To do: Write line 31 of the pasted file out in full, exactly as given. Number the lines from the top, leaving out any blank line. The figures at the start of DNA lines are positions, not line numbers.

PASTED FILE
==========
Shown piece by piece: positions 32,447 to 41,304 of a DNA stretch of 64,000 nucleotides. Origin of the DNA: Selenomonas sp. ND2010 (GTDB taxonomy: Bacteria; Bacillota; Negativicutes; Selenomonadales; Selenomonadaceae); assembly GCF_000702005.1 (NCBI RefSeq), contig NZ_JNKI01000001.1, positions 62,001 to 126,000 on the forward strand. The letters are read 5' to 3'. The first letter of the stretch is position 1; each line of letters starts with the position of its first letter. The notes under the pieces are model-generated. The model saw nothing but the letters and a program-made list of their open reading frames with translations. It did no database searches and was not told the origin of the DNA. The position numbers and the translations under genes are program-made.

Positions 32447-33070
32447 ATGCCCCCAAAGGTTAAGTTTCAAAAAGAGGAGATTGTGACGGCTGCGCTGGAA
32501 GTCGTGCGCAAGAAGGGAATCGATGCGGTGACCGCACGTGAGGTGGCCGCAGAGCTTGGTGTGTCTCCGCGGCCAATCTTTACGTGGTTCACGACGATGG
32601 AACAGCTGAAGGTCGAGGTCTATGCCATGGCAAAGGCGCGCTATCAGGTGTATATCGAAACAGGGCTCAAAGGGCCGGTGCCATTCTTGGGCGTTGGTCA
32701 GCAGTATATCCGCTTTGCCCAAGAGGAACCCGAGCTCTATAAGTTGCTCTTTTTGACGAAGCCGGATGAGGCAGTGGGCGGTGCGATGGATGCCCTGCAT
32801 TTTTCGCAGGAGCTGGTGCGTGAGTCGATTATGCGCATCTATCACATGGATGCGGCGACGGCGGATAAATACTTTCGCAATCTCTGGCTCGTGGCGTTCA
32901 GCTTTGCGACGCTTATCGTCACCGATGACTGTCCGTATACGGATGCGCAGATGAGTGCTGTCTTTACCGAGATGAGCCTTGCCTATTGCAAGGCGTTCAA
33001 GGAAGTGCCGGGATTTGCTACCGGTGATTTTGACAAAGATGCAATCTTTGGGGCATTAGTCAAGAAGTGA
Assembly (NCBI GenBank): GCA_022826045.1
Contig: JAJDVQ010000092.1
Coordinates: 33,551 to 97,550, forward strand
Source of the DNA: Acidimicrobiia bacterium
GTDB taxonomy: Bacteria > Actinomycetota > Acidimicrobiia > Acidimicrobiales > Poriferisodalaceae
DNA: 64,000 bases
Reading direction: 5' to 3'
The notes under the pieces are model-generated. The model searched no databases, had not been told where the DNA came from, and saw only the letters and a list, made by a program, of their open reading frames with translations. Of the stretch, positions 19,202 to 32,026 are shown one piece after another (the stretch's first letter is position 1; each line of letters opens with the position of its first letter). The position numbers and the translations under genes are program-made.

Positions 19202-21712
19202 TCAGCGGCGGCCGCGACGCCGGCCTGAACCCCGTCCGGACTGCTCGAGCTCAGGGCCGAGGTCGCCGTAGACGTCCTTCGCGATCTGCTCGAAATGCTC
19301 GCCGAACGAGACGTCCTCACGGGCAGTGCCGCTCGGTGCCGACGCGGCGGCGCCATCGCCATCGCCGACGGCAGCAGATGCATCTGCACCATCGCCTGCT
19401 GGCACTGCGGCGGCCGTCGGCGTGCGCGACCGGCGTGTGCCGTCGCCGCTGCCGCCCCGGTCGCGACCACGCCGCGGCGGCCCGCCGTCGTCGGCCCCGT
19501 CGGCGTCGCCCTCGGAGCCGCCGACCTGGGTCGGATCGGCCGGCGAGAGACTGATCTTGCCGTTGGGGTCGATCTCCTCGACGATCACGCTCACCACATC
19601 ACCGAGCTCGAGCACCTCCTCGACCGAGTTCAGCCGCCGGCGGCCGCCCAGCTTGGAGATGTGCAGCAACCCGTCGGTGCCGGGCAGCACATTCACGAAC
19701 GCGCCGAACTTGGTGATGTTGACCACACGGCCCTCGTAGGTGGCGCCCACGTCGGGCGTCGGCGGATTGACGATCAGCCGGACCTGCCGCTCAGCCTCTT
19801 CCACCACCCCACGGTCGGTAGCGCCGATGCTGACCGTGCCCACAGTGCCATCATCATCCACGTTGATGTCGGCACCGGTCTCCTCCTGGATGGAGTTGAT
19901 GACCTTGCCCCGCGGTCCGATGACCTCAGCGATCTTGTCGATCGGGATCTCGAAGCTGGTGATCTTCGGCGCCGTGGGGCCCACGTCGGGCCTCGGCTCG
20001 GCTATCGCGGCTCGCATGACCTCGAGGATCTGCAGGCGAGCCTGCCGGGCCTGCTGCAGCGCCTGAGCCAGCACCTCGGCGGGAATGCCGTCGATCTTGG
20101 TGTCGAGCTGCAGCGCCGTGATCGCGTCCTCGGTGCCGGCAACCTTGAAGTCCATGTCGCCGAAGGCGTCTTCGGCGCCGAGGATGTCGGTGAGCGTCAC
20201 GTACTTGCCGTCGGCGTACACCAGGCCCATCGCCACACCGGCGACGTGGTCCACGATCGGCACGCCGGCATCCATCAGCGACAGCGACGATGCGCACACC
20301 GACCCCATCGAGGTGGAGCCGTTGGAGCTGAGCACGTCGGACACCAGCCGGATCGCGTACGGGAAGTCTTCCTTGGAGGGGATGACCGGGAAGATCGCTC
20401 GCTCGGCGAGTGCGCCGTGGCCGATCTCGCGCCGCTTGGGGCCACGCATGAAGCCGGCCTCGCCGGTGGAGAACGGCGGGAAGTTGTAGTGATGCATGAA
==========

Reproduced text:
20401 GCTCGGCGAGTGCGCCGTGGCCGATCTCGCGCCGCTTGGGGCCACGCATGAAGCCGGCCTCGCCGGTGGAGAACGGCGGGAAGTTGTAGTGATGCATGAA